"Security should  be universal. All countries have the right to participate in international and regional seurity affairs on an equal footing and shoulder the shared responsibility to maintain security both internationally and in various regions. We should champion common, comprehensive, cooperative, and sustainable secuerity, and respect and ensure every country's security. It is unacceptable to have security just for one country or some countries while leaving the rest insecure, and less should one be allowed to seek the so-called 'absolute security' of itself at the expense of others' security."  


   Japan is coming out of a long post-war period of indulgence in minding its own business. Japan is coming of age as a normal country to "shoulder the shared responsibility," to use President Xi's phrase, in international and regional security affairs. As Prime Minister Shinzo Abe said,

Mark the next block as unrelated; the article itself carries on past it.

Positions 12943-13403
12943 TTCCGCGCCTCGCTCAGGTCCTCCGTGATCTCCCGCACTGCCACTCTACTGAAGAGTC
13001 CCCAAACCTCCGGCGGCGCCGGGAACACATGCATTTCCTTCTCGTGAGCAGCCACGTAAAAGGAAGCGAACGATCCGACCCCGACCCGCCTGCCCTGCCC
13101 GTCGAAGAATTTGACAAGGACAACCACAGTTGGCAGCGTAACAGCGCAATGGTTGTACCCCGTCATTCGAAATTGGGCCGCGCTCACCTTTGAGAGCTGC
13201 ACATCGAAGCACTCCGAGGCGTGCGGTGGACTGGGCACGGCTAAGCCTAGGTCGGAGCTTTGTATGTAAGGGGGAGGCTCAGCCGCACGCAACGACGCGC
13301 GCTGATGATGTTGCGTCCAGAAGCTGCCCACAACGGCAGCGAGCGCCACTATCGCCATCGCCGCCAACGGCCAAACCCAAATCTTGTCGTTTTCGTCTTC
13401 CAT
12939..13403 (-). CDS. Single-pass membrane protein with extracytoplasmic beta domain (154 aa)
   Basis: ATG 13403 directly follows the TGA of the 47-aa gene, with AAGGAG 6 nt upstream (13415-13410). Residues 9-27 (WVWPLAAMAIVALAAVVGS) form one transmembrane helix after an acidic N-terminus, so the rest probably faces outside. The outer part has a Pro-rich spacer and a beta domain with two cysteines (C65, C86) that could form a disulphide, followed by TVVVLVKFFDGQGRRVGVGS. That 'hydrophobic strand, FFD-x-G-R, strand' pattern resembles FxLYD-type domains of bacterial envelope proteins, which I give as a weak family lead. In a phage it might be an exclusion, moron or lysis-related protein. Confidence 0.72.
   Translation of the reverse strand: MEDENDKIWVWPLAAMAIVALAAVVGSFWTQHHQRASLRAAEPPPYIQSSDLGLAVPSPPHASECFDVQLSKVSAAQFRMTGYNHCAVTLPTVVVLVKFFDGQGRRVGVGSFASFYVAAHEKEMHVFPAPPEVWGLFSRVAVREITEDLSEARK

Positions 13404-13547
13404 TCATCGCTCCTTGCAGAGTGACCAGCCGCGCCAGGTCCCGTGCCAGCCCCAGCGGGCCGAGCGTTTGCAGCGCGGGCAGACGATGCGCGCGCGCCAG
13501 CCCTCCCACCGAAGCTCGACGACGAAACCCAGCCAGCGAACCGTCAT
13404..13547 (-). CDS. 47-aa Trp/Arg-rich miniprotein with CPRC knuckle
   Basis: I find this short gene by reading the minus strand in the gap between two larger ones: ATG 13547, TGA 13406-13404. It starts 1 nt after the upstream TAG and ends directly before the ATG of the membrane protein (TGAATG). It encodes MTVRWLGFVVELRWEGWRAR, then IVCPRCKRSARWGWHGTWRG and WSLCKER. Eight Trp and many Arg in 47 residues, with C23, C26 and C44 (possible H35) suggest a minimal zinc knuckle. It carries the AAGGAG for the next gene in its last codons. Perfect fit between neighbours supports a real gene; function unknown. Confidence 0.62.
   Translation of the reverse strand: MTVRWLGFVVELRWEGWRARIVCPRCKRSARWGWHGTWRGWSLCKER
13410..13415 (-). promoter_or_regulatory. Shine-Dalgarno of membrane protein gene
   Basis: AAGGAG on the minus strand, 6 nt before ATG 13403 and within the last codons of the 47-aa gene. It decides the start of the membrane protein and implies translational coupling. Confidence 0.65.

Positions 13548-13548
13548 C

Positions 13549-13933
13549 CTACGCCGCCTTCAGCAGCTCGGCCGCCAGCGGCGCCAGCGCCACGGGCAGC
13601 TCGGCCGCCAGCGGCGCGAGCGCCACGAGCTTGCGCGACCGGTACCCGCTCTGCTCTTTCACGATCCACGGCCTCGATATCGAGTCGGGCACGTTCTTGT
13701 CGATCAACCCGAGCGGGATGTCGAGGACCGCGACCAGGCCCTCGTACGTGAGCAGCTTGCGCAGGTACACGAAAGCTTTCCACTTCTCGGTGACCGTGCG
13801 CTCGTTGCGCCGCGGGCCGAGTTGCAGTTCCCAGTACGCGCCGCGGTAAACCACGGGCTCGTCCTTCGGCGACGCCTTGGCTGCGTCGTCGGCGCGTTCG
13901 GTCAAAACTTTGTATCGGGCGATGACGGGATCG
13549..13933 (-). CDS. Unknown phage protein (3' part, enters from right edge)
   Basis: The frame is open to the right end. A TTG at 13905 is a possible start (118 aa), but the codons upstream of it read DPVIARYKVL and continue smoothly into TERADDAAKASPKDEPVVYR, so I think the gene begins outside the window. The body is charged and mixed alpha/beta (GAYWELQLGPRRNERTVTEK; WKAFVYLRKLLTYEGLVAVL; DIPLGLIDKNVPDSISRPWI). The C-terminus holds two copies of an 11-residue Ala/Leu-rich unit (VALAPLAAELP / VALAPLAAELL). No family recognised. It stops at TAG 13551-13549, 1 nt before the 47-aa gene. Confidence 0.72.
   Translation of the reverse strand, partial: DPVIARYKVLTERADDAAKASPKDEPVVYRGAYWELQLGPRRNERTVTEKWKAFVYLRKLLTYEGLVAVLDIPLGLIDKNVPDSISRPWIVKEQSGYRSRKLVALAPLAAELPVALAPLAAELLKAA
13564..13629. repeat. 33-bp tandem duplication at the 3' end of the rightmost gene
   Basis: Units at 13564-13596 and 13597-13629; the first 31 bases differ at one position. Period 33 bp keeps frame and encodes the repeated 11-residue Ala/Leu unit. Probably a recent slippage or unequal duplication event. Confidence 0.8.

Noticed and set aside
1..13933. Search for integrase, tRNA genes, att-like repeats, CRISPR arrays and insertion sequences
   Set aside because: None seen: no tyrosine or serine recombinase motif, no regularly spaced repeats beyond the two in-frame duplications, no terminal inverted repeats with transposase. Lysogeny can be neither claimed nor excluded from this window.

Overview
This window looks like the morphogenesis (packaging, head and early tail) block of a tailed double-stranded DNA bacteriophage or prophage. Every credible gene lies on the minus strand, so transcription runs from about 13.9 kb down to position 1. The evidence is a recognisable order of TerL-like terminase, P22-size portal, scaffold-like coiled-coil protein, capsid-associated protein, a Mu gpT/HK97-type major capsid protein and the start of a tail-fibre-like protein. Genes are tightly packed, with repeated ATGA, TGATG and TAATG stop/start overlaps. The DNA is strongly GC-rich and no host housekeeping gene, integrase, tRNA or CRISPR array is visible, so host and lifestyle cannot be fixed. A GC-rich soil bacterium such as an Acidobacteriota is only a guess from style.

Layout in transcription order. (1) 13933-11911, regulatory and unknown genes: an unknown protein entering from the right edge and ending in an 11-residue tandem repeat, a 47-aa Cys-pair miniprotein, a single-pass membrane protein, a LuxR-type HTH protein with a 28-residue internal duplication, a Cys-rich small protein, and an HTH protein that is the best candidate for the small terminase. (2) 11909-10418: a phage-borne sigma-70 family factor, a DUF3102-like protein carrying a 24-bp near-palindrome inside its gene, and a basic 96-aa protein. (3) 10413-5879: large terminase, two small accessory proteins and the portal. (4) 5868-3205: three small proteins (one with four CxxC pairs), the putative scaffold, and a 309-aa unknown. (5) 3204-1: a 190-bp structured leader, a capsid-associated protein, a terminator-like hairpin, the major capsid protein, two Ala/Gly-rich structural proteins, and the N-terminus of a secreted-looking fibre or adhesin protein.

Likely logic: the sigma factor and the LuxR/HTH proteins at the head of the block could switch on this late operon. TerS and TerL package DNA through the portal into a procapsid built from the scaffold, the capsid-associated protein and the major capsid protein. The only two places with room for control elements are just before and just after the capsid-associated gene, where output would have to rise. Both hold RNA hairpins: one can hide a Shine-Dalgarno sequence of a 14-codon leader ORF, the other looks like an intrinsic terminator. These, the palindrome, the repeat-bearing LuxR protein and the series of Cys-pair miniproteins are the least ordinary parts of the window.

"Japan is now working to change its legal basis for security so that we can act jointly with other countries in as many ways as possible. . . . We want to make Japan a country that will work to build an international order that upholds the rule of law. Our desire is to make Japan a country that is all the more willing to contribute to peace in the region and beyond. It is for this reason that Japan has raised the banner of 'Proactive Contribution to Peace.'"

   Mr. Abe’s remarks befittingly echo President Xi’s statement:

            "As China develops, it will better play its role as a major responsible country. We will be more active in working to uphold world peace, advocate common, comprehensive, cooperative and sustainable security and commit ourselves to peacefully resolving disputes through consultation and negotiation. We will firmly uphold the UN-centered post-war international order and actively participate in UN peacekeeping missions and regional security dialogue and cooperation."